Understanding Render Optimization

In this lesson, we will learn what render optimization is and when we need to use it.

Visualizing renders #

Before explaining render optimization, we must modify our counter app so that we can visualize renders.

import { useRef, useEffect } from 'react';

const useFlasher = () => {
  const ref = useRef(null);
  useEffect(() => {
    setTimeout(() => {
    }, 300);
  return ref;

This adds flash class to a DOM that the hook is attached to.

We assume that flash class style is defined in the css.

const Counter = ({ name }) => {
  const [state, dispatch] = useGlobalState();
  return (
    <div ref={useFlasher()}>
      <button onClick={() => dispatch({ type: 'INCREMENT', name })}>+1</button>
      <button onClick={() => dispatch({ type: 'DECREMENT', name })}>-1</button>

The counter component from the previous example is modified just a bit. The only change is ref={useFlasher()}.

Check the app #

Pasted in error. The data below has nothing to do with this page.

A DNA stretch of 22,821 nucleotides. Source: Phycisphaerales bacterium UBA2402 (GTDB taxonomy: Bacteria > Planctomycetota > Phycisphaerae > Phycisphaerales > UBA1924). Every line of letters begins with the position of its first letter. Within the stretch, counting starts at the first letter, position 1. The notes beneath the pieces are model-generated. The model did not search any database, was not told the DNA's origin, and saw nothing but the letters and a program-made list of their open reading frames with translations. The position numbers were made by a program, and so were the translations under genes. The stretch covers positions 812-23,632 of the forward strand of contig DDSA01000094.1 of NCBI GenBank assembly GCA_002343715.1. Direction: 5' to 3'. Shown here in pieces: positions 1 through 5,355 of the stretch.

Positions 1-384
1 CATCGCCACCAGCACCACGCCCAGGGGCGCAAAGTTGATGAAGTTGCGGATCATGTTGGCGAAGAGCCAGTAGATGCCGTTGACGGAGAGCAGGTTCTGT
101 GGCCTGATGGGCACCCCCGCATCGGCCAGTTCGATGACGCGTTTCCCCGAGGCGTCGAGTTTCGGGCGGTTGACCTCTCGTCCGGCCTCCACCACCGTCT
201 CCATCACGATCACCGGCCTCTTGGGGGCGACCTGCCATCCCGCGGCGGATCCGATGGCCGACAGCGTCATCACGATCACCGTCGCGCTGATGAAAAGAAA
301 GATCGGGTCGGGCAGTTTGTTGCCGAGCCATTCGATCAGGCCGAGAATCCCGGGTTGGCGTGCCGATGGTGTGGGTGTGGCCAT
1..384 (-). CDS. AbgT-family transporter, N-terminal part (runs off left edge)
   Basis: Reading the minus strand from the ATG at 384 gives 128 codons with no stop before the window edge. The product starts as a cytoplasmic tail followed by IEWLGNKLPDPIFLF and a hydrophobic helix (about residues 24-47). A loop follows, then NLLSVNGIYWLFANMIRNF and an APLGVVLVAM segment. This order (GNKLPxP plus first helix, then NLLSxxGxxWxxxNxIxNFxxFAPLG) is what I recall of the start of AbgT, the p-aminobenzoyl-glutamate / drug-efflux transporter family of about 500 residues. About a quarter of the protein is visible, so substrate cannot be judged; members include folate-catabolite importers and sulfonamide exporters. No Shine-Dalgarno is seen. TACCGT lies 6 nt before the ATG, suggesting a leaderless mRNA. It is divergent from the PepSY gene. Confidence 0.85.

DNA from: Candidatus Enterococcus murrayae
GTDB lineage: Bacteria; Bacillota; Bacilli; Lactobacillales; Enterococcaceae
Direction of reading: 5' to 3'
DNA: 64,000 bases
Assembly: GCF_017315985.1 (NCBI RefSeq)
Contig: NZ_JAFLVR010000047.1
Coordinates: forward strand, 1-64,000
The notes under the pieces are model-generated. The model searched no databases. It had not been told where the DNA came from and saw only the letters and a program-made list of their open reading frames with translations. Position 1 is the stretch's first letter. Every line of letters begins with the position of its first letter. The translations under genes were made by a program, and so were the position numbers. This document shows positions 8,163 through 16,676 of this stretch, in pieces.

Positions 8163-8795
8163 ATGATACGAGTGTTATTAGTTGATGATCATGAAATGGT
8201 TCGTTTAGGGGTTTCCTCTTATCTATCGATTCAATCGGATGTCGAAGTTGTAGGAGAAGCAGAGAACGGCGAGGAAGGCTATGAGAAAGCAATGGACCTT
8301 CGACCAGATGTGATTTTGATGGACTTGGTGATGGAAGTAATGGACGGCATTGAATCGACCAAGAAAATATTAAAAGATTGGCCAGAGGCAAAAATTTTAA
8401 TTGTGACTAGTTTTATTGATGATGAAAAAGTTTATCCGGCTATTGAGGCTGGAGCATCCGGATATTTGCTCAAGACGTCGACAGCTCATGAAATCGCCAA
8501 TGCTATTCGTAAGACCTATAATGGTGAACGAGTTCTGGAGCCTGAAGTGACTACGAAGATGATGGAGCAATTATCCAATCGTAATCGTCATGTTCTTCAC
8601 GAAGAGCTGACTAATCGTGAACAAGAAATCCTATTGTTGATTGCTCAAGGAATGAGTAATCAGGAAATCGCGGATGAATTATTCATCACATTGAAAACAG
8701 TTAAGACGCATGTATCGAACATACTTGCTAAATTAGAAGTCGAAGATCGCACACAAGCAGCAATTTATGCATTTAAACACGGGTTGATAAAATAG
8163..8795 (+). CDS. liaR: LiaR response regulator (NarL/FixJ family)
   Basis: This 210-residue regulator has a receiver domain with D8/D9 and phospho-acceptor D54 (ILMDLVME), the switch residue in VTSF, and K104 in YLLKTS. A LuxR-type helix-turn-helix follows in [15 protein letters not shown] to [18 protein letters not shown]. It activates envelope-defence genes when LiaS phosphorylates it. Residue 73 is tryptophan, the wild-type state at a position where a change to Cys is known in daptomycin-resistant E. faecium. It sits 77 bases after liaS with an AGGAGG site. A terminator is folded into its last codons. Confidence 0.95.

Now, let’s see how it behaves in the following app.

import React from 'react';

import ReactDOM from 'react-dom';
import App from './app.js';

  <App />, 

Render optimization #

The app above should behave in a way that all components (the 4 numbers) render if any button is clicked. However, Count2 components wouldn’t need to re-render when only count1 is incremented or decremented, and vice versa.

Render optimization means only those components re-render that display a change made to the previous version. This is important for performance in certain cases.

The primary approach to render optimization #

In most cases, render optimization is not necessary as long as the app works. In some intensive apps, performance is critical.

The primary approach in such apps is to split a context into multiple contexts. In our counter app, we can create two contexts for two counts.

Render optimization by React Tracked #

For certain reasons, we might not want to split a context; maybe because the state is tightly coupled and it makes sense to update the state at once.

React Tracked solves this issue by state usage tracking. State usage tracking is to track the usage of the state in render and only trigger re-renders if the used part of the state is changed. In other words, if you click “+1” in Count1, only Count1 components re-render, and Count2 components will not re-render.

Next #

We will see how render optimization behaves with React Tracked in the next lesson.